Germany on Edge
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|Sabine Guinsbourg||May 13th 2012|
German Chancellor Angela Merkel's conservatives suffered an embarrassing loss in the May 13 legislative election in Germany's most populous state as she continues pushing for economic austerity in Europe.
Preliminary results show the opposition left-wing Social Democrats winning 39 percent of the vote in North Rhine-Westphalia. Merkel's Christian Democrats won 26 percent. The Social Democrats will likely form a coalition with the Greens in the state. The conservative candidate for governor, German environment minister Norbert Roettgen, calls the May 13 election a bitter defeat that really hurts. Some German political analysts say the results in North Rhine-Westphalia may be a harbinger of next year's federal election, in which Chancellor Merkel plans to seek another term
Merkel is still calling for economic austerity across Europe even after voters in Greece and France last week ousted parties that back deep spending cuts. She plans to hold her first meeting with France's incoming socialist president, Francois Hollande, after his inauguration this week.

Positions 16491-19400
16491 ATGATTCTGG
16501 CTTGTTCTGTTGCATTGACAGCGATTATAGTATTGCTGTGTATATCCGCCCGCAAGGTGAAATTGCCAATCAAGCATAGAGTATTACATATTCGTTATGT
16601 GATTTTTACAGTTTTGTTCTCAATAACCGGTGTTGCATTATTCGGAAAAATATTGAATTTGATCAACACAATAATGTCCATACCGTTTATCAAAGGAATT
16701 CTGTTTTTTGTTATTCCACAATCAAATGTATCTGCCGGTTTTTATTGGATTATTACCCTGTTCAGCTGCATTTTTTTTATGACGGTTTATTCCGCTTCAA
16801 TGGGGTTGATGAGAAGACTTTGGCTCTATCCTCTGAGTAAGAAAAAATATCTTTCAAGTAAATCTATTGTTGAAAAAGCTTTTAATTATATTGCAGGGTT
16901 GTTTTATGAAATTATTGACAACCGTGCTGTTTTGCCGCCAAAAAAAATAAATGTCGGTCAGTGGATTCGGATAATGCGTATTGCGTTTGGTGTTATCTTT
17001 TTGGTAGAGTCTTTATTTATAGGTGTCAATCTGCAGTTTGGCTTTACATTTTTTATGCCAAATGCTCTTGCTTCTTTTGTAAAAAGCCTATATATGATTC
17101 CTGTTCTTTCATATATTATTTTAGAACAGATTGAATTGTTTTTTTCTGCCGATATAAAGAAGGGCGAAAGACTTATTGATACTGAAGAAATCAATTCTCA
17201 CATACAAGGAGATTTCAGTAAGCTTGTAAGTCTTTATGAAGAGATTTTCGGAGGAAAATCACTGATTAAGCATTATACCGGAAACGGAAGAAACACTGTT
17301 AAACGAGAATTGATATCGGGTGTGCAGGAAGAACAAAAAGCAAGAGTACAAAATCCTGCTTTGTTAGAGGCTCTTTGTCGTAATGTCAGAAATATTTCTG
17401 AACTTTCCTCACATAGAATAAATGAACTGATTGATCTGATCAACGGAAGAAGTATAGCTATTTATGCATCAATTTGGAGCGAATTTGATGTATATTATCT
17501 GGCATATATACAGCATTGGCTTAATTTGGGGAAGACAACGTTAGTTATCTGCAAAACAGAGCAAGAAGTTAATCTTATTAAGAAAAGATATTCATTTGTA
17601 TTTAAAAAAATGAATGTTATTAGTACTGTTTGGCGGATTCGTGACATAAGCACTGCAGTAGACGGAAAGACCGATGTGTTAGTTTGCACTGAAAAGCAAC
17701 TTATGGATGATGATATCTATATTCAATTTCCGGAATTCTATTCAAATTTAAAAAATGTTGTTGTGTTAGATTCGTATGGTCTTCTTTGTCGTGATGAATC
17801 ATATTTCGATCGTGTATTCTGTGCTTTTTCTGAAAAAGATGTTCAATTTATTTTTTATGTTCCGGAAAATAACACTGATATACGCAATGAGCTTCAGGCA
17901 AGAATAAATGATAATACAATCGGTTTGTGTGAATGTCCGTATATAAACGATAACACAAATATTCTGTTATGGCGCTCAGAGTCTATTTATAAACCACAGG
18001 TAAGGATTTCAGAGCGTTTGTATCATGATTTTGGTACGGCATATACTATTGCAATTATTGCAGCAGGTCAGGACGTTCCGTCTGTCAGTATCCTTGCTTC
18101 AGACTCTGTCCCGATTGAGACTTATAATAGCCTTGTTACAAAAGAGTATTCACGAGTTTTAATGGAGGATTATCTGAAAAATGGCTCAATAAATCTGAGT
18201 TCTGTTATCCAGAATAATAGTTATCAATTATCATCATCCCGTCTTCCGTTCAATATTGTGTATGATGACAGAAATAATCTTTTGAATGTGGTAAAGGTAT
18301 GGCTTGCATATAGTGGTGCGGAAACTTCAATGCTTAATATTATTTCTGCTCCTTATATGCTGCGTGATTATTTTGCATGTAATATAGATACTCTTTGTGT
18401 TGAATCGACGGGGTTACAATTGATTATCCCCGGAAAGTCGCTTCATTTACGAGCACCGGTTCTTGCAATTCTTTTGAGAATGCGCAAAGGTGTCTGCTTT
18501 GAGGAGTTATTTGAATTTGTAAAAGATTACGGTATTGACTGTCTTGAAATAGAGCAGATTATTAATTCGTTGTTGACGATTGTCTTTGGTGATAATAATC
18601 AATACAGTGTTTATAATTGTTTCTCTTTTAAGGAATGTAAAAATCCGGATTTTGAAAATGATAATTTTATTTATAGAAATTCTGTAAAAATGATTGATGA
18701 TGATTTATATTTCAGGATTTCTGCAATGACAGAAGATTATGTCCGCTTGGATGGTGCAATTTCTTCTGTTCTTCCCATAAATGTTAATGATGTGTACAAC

Roettgen irritated his party, the Christian Democrats, having declared that the election would decide "whether Angela Merkel's course in Europe is strengthened or whether it is weakened by the re-election of a pro-debt government in Germany." Merkel told the Ruhr Nachrichten newspaper last week that the vote is "an important state parliament election for North Rhine-Westphalia -- no more, no less". However, the Die Zeit daily commented under the headline 'How much longer?' that the vote would be a "fateful day" for the the embattled Merkel. "Angela Merkel is at the peak of her power -- and knows, now it becomes quite tough," it said.
Polls in Germany consistently show that Merkel's party is the biggest in the country. Polls forecast, however, a parliamentary majority neither for her center-right coalition - notorious for infighting - nor for the Social Democrats and Greens, who ran Germany from 1998 to 2005. The upshot may be that when the national election is held, Merkel will remain chancellor, albeit with a new coalition partner.